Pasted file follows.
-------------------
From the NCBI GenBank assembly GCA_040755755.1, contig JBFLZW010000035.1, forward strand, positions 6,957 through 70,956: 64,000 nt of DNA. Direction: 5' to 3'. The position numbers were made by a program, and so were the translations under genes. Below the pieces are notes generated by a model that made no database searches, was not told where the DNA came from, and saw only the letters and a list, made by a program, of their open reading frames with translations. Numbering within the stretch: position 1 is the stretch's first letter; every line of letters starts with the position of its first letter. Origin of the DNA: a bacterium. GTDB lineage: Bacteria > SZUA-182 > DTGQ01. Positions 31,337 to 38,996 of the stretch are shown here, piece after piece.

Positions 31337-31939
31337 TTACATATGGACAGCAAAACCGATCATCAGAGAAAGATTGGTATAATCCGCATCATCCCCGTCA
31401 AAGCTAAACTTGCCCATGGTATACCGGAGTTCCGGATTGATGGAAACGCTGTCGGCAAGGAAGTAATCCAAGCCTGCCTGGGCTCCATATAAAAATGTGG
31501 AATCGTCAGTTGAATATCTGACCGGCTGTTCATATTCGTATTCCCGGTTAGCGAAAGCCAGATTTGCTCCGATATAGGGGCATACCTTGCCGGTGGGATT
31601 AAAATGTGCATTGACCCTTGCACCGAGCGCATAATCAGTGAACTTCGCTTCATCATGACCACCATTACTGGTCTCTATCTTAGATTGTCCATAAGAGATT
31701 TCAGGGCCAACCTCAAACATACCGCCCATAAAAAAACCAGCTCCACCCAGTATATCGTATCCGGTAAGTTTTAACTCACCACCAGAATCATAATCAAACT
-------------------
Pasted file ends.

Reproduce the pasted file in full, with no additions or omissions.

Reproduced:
From the NCBI GenBank assembly GCA_040755755.1, contig JBFLZW010000035.1, forward strand, positions 6,957 through 70,956: 64,000 nt of DNA. Direction: 5' to 3'. The position numbers were made by a program, and so were the translations under genes. Below the pieces are notes generated by a model that made no database searches, was not told where the DNA came from, and saw only the letters and a list, made by a program, of their open reading frames with translations. Numbering within the stretch: position 1 is the stretch's first letter; every line of letters starts with the position of its first letter. Origin of the DNA: a bacterium. GTDB lineage: Bacteria > SZUA-182 > DTGQ01. Positions 31,337 to 38,996 of the stretch are shown here, piece after piece.

Positions 31337-31939
31337 TTACATATGGACAGCAAAACCGATCATCAGAGAAAGATTGGTATAATCCGCATCATCCCCGTCA
31401 AAGCTAAACTTGCCCATGGTATACCGGAGTTCCGGATTGATGGAAACGCTGTCGGCAAGGAAGTAATCCAAGCCTGCCTGGGCTCCATATAAAAATGTGG
31501 AATCGTCAGTTGAATATCTGACCGGCTGTTCATATTCGTATTCCCGGTTAGCGAAAGCCAGATTTGCTCCGATATAGGGGCATACCTTGCCGGTGGGATT
31601 AAAATGTGCATTGACCCTTGCACCGAGCGCATAATCAGTGAACTTCGCTTCATCATGACCACCATTACTGGTCTCTATCTTAGATTGTCCATAAGAGATT
31701 TCAGGGCCAACCTCAAACATACCGCCCATAAAAAAACCAGCTCCACCCAGTATATCGTATCCGGTAAGTTTTAACTCACCACCAGAATCATAATCAAACT